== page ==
Pterospora

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Pterospora
Pterospora andromedea 0472.JPG
Scientific classification
Kingdom: Plantae
(unranked): Angiosperms
(unranked): Eudicots
(unranked): Asterids
Order: Ericales
Family: Ericaceae
Genus: Pterospora
Nutt.
Species: P. andromedea
Binomial name
Pterospora andromedea
Nutt.

Pterospora, commonly known as pinedrops, Albany beechdrops, or giant bird's nest is a monotypic genus in the subfamily Monotropoidiae of the blueberry family, the Ericaceae, and includes only the species Pterospora andromedea.[1] It grows in coniferous or mixed forests. It is native to North America from southern Canada to the mountains of Mexico and is most commonly found in the western half of the continent, though small isolated populations are found in the northeastern United States and eastern Canada. Along with Monotropa it is one of the more frequently encountered members of the Monotropoidiae.[2]

The fruits are five-celled woody capsules (Wenatchee Mountains, Washington).

The genus name is derived from the morphology of the seeds which have narrow flaps of tissue on the side and therefore appear winged: ptero (Gr.) = winged, spora (Gr.) = seed. The specific name andromedea derives from the resemblance of the flowers to those of another genus in the Ericaceae, Andromeda.[2]

The visible portion of Pterospora andromedea is a fleshy, unbranched, reddish to yellowish flower spike (raceme) 30-100 cm in height, though it has been reported to occasionally attain a height of 2 meters. The above-ground stalks (inflorescences) are usually found in small clusters between June and August. The inflorescences are hairy and noticeably sticky to the touch. This is caused by the presence of hairs which exude a sticky substance (glandular hairs). The inflorescences are covered by scale-like structures known as bracts. The upper portion of the inflorescence has a series of yellowish, urn-shaped flowers that face downward. [3] The fruit is a capsule.

Like all members of the Monotriopoidiae (see Monotropa), Pterospora andromedea lacks chlorophyll (trace amounts have been identified, but not enough to provide energy for the plant or to color it).[4] Plants exist for most of their life as a mass of brittle, but fleshy, roots. They live in a parasitic relationship with mycorrhizal fungi, in which plants derive all their carbon from their associated fungus, but the relationship is not yet well understood. The term for this kind of symbiosis is mycoheterotrophy. In Pteropspora the association is with a very limited number of fungi in the genus Rhizopogon, including Rhizopogon subcaerulescens, R. arctostaphyli, and R. salebrosus. A note of caution: unlike plants, fungi are not yet well categorized and so species' names are likely to change frequently as more research is done and Rhizopogon is particularly hard to taxonomically categorize. Pterospora has yet to be discovered with any species outside the genus Rhizopogon. [5]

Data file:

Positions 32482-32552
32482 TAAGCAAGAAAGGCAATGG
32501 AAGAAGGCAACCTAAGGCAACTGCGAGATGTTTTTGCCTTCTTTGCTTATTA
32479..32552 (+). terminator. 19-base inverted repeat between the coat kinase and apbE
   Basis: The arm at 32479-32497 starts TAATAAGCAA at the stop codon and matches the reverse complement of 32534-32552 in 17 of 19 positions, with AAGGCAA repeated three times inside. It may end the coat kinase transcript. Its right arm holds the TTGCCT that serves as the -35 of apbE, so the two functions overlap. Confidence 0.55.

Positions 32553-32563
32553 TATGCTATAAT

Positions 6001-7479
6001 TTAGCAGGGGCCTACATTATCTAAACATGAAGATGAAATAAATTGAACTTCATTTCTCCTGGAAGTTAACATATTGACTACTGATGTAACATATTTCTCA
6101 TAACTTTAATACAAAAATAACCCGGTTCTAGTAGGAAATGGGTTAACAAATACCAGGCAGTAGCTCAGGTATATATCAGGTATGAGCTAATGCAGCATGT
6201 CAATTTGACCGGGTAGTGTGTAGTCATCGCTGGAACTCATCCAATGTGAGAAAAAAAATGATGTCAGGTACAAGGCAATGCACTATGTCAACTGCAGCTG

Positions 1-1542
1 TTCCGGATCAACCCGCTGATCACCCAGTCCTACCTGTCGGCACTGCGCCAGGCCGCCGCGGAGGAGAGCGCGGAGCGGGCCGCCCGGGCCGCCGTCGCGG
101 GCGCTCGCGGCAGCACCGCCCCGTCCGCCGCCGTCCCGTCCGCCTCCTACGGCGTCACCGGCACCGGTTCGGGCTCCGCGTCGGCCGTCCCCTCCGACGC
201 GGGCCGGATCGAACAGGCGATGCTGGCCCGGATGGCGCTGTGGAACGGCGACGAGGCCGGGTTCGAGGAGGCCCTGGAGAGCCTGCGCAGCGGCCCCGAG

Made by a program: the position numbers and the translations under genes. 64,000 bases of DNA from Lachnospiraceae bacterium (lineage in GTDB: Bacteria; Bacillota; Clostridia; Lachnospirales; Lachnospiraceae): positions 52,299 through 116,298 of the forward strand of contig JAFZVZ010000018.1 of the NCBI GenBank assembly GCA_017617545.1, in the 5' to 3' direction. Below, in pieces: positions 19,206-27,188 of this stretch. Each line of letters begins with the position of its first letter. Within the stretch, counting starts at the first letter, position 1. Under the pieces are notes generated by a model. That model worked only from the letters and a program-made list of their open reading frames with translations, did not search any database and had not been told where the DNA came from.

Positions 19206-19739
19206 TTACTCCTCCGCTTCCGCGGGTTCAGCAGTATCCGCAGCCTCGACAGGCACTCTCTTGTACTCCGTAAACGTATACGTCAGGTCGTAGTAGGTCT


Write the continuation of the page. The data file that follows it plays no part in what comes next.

Pterospora has consistently been shown to be more closely related to Sarcodes than any other member of the Monotropoidiae. [5]

See also[edit]

References[edit]

  1. ^ "USDA: Pterospora andromedea Nutt.". Retrieved 2008-08-15. 
  2. ^ a b Wallace, G.D. (1975), Studies of the Monotropoidiae (Ericaceae): taxonomy and distribution, The Wassman Journal of Biology 
  3. ^ "MSU: Pterospora andromedea Nutt.". Retrieved 2008-08-15. 
  4. ^ Cummings, Michael P.; Welschmeyer, Nicholas A. (1998), Pigment composition of putatively achlorophyllous angiosperms, Plant Systematics and Evolution 
  5. ^ a b Bidartondo, M.I.; Bruns, T.D. (2001), Extreme specificity in epiparasitic Monotropoidiae (Ericaceae): widespread phylogenetic and geographical structure, Molecular Ecology 

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